Cleantech venture investing fell by about a quarter last year to $3.3 billion. It fell even more substantially, 61%, in the first quarter of 2013.
One reason is that cleantech fund performance continues to struggle. This is clearly the case in CalPERS’ Clean Energy and Technology Fund, where funds with improving returns through September of last year trailed those with worsening ones.
The funds come from a cross section of big name managers, including VantagePoint Capital Partners, Chrysalix Energy Venture Capital, RockPort Capital Partners and Nth Power, so in that sense, they provide a useful snapshot of the sector. They also are relatively young and therefore have time to recover. Most are 2008 vintage.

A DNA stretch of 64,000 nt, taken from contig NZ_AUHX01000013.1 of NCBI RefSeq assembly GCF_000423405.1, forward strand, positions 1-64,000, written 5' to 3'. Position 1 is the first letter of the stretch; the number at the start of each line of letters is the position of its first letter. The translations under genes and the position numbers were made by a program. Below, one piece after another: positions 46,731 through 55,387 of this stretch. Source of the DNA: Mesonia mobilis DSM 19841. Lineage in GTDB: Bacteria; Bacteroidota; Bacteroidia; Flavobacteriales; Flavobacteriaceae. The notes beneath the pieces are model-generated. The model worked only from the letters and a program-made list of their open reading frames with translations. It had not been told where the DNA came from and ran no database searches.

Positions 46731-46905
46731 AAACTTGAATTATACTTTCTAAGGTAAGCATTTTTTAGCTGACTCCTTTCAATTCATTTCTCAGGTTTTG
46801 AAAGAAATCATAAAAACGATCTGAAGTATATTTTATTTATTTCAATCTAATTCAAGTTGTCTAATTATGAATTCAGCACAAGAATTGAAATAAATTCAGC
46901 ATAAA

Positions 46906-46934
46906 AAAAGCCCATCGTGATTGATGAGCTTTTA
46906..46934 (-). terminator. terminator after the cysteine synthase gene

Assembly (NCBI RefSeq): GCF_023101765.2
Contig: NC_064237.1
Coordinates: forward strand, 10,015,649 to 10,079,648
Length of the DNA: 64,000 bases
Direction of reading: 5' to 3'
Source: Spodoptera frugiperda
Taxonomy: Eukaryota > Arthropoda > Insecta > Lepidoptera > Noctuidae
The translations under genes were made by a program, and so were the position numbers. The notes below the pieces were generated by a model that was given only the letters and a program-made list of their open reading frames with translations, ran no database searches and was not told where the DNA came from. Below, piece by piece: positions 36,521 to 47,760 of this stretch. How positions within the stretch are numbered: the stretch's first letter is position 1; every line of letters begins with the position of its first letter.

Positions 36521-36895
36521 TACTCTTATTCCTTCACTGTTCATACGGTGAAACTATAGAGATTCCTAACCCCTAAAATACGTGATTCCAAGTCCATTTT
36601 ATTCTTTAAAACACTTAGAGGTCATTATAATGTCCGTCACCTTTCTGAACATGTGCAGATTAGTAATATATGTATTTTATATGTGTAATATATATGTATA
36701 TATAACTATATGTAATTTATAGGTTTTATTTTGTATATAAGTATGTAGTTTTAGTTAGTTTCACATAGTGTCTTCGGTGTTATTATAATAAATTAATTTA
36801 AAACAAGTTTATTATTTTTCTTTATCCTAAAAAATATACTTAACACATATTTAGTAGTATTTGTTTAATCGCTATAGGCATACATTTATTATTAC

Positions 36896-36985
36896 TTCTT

Still, the picture they provide is far from appealing. As of September 2012, seven of the 14 funds in the California Public Employees’ Retirement System portfolio managed by Capital Dynamics had positive IRRs and seven had negative ones. The breakdown was the same one year earlier: seven in the black and seven in the red. For the year ended last September, six improved their IRRs and eight saw declines.
Several are standouts, Chrysalix Energy 3, for instance, and Hudson Clean Energy Partners. The Chrysalix fund saw substantial improvement in its IRR over the year.
But others are well under water with substantial ground to make up. Included are RockPort Capital Partners 3 and Virgin Green Fund, both of which invested in bankrupt solar startup Solyndra. Nth Power Fund IV also has a negative IRR, though it, the RockPort fund and the CalCEF Clean Energy Angel Fund I did show improvement over the year.
In the accompanying chart, please find the funds listed with commitments, distributions and IRRs from September 2012 and 2011.